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The Larkin or Mullarkey family are interesting because they provide rare evidence in Stafford of identity tensions that affected in-migrant families down the generations. Explaining the origin of those tensions is not straightforward, but they expressed key choices made by family members. This post outlines the background and initial history of the Larkins. The following post will look at how the family’s history developed and what we can make of it.

Immigrants to Preston: Mullarkey or Larkin?

James Larkin moved to Stafford from Preston in Lancashire in 1862 when he was a young man of twenty-two. Although born in Ireland in 1840, his family came to Britain during the Famine and he had already lived the majority of his life in England. He presumably spoke with a hybrid Irish-Lancashire accent. His sense of self was influenced by the tension between an Irish family home and the need to make his way in the wider society, initially in the hard environment of an Industrial Revolution town. His history is illustrative of many Famine immigrants who had been young children in Ireland, had then experienced the searing impact of the Famine and subsequently lived most of their youth in stressful conditions in England. It gives us some idea of the dilemmas he faced and the consequences for his family down the generations.

James Larkin’s real name was James Mullarkey. He changed it to Larkin when he moved to Stafford. We therefore need to begin the story with a look at his family’s earlier history in Preston. The Mullarkey family came from Connacht and, although the surname is commonest in Sligo and Mayo, family legend is that these Mullarkeys came from Co. Galway.[1] James Mullarkey’s father was also called James and in 1851 he was working as a cooper, a relatively skilled job but one he may have been doing as a back-street enterprise on his own account. The fact that his son Patrick and daughter Bridget were also coopers suggests they worked as a family unit. James, his wife Mary and their six children were packed into a slum in Back Simpson Street with two other families. It was a grim existence typical of impoverished Famine immigrants. James senior was already fifty-seven and he died in 1854, but four of the children were now adults and able to earn money for the family household.[2] Family cohesion was strong and five of the six children were still living with their widowed mother in 1861 when they were in their twenties and thirties.

James Mullarkey-Larkin's family

James Mullarkey-Larkin’s family (click to enlarge)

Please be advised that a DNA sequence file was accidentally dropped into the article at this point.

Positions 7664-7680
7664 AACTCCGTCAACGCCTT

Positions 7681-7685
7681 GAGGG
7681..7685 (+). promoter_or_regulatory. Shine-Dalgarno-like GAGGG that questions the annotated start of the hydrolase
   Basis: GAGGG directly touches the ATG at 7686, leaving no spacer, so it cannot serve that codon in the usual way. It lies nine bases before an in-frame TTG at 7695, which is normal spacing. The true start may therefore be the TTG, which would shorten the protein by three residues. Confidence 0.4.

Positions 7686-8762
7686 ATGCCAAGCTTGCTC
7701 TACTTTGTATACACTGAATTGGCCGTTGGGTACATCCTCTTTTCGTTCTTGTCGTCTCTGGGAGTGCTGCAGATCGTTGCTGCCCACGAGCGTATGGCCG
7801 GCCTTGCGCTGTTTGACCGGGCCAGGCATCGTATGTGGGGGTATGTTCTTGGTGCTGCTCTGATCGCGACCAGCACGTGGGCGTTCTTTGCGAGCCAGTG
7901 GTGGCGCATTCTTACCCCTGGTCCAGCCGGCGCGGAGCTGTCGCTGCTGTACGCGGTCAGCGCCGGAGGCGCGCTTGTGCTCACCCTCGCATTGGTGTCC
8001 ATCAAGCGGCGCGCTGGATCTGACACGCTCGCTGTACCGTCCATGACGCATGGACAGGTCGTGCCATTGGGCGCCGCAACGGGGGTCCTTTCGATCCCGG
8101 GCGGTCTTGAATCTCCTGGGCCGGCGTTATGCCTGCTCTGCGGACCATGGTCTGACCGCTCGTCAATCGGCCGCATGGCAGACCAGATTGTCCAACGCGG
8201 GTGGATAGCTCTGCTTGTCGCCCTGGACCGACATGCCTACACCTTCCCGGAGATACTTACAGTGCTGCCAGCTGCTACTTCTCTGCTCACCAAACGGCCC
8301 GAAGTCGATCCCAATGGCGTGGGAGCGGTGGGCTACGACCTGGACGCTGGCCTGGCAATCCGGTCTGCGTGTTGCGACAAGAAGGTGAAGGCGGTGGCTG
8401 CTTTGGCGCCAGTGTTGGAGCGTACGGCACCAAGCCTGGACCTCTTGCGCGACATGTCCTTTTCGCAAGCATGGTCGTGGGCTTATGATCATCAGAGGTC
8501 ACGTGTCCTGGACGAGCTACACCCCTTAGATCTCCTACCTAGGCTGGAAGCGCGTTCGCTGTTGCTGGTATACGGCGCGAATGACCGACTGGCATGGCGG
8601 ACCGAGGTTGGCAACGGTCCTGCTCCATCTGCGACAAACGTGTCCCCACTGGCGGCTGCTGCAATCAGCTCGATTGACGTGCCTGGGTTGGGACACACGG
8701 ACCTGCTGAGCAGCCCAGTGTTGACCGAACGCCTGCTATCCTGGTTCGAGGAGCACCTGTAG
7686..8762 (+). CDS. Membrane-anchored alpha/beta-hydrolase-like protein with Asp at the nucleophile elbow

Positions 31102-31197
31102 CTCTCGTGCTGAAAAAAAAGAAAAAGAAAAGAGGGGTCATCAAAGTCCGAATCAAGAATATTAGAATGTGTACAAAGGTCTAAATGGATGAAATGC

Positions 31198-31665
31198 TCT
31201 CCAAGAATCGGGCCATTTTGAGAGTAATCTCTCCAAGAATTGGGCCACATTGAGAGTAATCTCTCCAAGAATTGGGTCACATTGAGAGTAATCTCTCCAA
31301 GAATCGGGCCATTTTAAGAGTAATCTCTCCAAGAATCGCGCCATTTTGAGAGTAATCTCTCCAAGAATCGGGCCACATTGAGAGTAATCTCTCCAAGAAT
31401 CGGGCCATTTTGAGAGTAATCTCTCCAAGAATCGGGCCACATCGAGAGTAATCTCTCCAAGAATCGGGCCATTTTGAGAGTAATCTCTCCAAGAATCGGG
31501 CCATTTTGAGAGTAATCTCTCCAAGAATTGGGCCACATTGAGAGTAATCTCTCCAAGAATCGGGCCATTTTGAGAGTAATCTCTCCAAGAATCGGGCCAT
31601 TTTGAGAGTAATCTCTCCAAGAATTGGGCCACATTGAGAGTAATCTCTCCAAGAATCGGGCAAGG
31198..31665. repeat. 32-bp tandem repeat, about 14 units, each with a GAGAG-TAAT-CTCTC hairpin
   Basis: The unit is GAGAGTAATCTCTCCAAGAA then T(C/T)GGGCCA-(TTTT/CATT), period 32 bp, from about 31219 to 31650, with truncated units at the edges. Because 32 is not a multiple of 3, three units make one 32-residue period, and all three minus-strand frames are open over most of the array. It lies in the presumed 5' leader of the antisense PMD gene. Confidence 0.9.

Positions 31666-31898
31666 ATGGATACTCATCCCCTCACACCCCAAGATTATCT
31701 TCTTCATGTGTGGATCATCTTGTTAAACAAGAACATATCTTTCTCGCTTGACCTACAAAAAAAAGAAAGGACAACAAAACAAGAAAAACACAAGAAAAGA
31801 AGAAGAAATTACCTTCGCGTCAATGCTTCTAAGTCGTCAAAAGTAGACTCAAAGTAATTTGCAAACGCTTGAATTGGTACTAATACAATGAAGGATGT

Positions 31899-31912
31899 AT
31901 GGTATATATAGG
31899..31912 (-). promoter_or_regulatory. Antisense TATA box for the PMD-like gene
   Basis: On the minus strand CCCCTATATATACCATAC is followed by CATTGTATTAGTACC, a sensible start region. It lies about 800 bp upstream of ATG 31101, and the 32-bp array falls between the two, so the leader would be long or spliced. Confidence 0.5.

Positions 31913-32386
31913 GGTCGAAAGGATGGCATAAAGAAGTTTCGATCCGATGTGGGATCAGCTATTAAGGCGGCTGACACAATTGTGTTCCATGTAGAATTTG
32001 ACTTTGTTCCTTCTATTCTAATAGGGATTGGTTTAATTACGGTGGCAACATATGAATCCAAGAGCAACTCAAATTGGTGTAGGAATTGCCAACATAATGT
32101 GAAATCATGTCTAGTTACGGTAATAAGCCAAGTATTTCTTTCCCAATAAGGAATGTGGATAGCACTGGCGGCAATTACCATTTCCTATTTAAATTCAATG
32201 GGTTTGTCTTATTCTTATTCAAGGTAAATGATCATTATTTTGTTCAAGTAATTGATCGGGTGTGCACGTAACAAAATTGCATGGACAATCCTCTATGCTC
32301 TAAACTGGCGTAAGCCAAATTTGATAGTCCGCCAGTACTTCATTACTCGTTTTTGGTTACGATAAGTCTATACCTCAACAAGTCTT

In the mid-1850s young James Mullarkey started work and he got jobs in the cotton mills. By 1861 he was a self-acting spinning mule minder. It looked as though he was destined for a life in the textile industry, but James then made a radical shift of occupation. On 4 July 1862, using the name Larkin, he started work as a railway engine cleaner at Stafford shed.[3] He had suddenly moved outside the tight family unit. Why did he change his job and, more importantly, why did he change his name?

 Family descendants do not know why James Mullarkey became James Larkin; there is no surviving evidence. We are therefore left to speculate, and there are three possibilities. The first is that he had something to hide and that he changed both his name and job location to escape his past in Preston. The evidence does not support this. During the 1860s James still went back to his home town and in 1869 he was married there – as James Mularkey (sic).[4] His bride was Anne Nesbitt, an Irish cotton worker whose family had settled in Preston in the 1850s. Furthermore, in Stafford the couple’s children were baptised at St Austin’s under the name ‘Mullarkey alias Larkin’, so his alternative name was no secret in the local Catholic community.[5] The births were registered under the name Mullarkey.

These facts also tend to disprove a second explanation – that James Larkin wanted to bury his Irish origins because he had experienced hostility and discrimination in Preston and was making a new start with an English identity in Stafford. He may well have experienced anti-Irish hostility in Preston, but the fact that in 1861 he was a self-actor minder, a relatively skilled and well-paid job rare amongst the Irish, suggests he had not suffered crippling discrimination.[6] If he had really wanted to hide his Irish origins he would not have chosen the ethnically ambiguous, but frequently Irish, surname of Larkin. He clearly wanted to keep an element of the Mullarkey name.

This all points to a final possibility – that he just did not like the name Mullarkey or was embarrassed by it. Although use of the word ‘malarkey’ to mean contemptible nonsense did not become current until the 1920s, the surname Mullarkey may well have carried comic ‘stage-Irish’ connotations before that.[7] James perhaps thought it was a burden he could do without and that he wanted a less obtrusively ‘Irish’ name whilst not totally rejecting his Irish heritage. He made a quirky individual decision but it was to leave his children with a dilemma.